By Stephen Halpert
A bandage covered most of my forehead.
The nurse placed her cool hand on the top of my head. “Relax, Magee,” she said gently. “You’ll have a headache for few days but nothing more than that.”
Then Doctor C. came into the room and checked my chart. “You’re quite the hero, Magee. If it hadn’t been for you, your Aunt Bea would have been a goner.” He looked up as Sippi, Raven and Mallory came into my room. “It’s only a shallow flesh wound to his forehead. However he got a bit of a concussion from the bullet as it grazed his scull. I’m sure he’ll be right as rain in a few days.”
I tried to wag my tail, but it was too difficult. Sippi’s eyes were red and puffy. She rushed over to me. Very gently she brushed her hand over my back. “Oh, Magee, you saved Aunt Bee and what has happened to you now?”
Then her cell phone chimed, singing out, “let’s spend the night together.”
She answered it. “Let me get back to you Aunt Bea. I’m just visiting Magee. Thank God Dr. C. patched him up. He says he’ll be much better soon. You have some special treats for him? I’ll tell him and that might make him get better even faster.”
Again I tried to wag my tail. But any time I tried moving any part of me my head hurt. Then I smelled something strange. What was it? I wasn’t sure what it was but my sense of danger sounded its alarm. I whimpered and tried to tell Sippi, but no such luck. “Oh poor baby,” she kept saying. I had no idea what she was thinking. All I knew was that we weren’t in synch.
“Best we let him rest,” Mallory said.
Instinctively I knew not to be alone, at least not right then. The smell got stronger. I heard footsteps outside.
“I’ll buy us lunch,” Raven sounded his usual generous self
I whined, hopeful that Sippi would catch on and not leave me here alone.
“I’ll be back soon, Sweetheart,” she tried assuring me
“I’d like you both to sit in on the inquiry while I question those crazed sisters,” Chief Mallory said. “How long I can hold them is moot. They’ve already talked to their lawyer.”
“But,” Raven said, “aren’t we looking at attempted murder?”
Mallory frowned. “A good lawyer can spring them both before supper, especially with a liberal judge on the bench. Doesn’t feel right,” Mallory said. “But in case you haven’t noticed, Justice is blind.”
“But Magee’s a cop.” Sippi said. “Doesn’t that count for something these days? Doesn’t that mean anything?”
“Maybe once,” Mallory said. “Not so sure what anything might
mean these days. Makes you wonder which side the judiciary’s on.”
Raven leaned in and slid something onto the sheet close by my paw.
“Hang ten, Magee. I’ll be close by. After all we’re partners.”
Then they all left and I was alone. The floor nurse came in. “Humph, I wonder if the doctor ordered a catheter for you?” she checked my chart. I shuddered. I didn’t know what it was but it didn’t sound like anything I would like. Fortunately Dr. C. hadn’t specified one. She hung my chart back up and left.
I stretched under the blanket and tried to relax. I could smell that smell again. It made me uncomfortable. It reminded me of something I just couldn’t put my paw on. Thinking made my head hurt.
I heard the door to my room open. Someone came in and moved closer to my bed. I smelled that strange scent again. I knew what it reminded me of: gunpowder. My senses screamed danger. What to do?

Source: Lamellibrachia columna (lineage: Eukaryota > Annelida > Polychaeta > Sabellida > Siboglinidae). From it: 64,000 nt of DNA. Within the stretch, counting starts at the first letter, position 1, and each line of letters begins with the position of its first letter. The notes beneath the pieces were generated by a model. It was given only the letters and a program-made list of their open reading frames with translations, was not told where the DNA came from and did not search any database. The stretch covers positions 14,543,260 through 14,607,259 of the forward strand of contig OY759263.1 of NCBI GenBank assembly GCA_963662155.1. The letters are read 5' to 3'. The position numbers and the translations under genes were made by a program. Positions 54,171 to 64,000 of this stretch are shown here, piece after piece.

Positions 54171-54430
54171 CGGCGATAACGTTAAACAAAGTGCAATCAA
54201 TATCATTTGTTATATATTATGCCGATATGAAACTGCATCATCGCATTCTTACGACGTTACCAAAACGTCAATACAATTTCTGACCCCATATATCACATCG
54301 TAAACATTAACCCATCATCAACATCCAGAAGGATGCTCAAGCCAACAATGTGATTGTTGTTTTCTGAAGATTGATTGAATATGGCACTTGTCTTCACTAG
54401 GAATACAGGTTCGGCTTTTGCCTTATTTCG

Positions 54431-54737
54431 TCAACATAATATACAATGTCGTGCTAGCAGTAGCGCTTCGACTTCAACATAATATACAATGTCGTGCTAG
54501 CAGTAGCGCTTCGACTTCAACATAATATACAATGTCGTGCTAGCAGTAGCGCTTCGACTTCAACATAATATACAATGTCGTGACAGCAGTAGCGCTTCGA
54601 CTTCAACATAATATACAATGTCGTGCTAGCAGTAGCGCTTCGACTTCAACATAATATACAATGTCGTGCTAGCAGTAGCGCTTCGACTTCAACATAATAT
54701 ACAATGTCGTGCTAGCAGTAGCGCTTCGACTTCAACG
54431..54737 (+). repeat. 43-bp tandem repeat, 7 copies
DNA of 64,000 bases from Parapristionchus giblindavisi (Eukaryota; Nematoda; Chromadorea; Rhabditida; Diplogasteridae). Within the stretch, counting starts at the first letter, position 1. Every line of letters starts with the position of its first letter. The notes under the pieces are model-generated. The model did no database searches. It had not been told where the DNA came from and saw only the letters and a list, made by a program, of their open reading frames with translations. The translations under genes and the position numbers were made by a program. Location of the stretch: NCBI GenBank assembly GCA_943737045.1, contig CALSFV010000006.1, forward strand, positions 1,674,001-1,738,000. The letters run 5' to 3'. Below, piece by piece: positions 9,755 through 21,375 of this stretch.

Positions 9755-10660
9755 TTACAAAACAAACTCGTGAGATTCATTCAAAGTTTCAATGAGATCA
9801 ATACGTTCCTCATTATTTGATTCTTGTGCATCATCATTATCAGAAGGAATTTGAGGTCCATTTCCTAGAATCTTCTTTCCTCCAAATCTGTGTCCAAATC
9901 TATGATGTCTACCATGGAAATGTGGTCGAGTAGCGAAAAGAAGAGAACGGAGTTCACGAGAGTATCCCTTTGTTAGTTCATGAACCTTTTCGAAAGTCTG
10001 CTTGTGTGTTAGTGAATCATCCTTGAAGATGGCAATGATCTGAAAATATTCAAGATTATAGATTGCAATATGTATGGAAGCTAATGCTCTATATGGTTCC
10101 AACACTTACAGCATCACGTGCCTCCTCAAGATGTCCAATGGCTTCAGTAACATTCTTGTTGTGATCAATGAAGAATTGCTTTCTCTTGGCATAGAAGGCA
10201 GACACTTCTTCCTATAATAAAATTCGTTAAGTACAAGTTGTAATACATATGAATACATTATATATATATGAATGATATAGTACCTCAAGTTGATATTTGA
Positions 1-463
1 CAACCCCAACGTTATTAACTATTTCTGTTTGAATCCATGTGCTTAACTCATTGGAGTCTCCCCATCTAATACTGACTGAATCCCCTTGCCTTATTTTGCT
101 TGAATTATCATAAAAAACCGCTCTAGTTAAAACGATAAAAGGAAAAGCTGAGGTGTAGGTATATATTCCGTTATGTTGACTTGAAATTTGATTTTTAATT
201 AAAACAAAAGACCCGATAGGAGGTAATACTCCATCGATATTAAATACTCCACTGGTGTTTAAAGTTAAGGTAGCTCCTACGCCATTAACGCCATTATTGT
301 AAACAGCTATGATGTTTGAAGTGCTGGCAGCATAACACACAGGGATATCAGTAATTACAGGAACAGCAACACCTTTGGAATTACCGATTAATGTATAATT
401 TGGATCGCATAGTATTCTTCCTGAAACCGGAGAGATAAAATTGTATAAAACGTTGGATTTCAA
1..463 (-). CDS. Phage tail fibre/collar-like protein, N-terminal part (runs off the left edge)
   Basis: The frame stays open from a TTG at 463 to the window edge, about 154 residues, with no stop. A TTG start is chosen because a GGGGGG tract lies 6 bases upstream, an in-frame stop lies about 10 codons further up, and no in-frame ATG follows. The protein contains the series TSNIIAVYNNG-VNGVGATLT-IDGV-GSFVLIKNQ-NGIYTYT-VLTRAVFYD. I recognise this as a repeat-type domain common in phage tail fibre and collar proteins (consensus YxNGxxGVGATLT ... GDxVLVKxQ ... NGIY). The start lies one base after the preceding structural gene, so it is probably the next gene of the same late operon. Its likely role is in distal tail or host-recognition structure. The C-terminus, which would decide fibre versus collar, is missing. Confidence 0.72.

I wasn’t sure what Raven had left by my paw, but surely it was in case I might need to call out for help. As the person that had come into my room crept closer I pressed hard against the object with my paw.
A loud wailing sound screamed from my bed. Whoever it was turned and ran. I heard something clatter to the floor. I began barking, and growling.
A nurse ran into the room. “What’s going on here? Why are you barking?”
I couldn’t very well tell her myself, however Raven, Sippi and Chief Mallory, came into the room right after her.”
“This dog is making a terrible fuss, he’ll wake up all the other patients.”
“Magee doesn’t make a fuss unnecessarily,” Sippi said with a frown, “someone who didn’t belong here must have come into the room.”
“There wasn’t anybody,” the nurse said, then she stopped, shook her head and said, “wait a minute, I did see someone—he must be a new janitor. I thought at the time he had an unfamiliar face.”
I saw the three of them look at each other and nod. “He’s not safe here,” said Sippi. “Let’s find out if I can take him home.”
“Call Dr. C.” Raven said, “If he says he has to remain here in the hospital, I’ll stay here with him and make sure this doesn’t happen again.”
Sippi smiled gratefully. She put in a call to Dr. C. who confirmed that I needed hospital care for at least one more day. Raven settled himself in the chair next to my bed. ‘Don’t you worry, Magee, we’re partners. I’ll make sure you’re safe.”
“I’m so grateful to you,” Sippi said, “That was a wonderful inspiration you had, leaving that alarm button with him.”
“If you ask me, he’d be better off at home. My suggestion is we take him anyway,” Mallory said. “Besides I wanted you there Raven when I questioned those two women.”
Raven shook his head, “This is more important,” he said. “He’ll be safe here with me, and it’s best to follow doctor’s orders.”
Sippi came over, bent down and lightly brushed the top of my head with her lips. “You be good now and get well fast, Magee,” she said, and she and Mallory left together.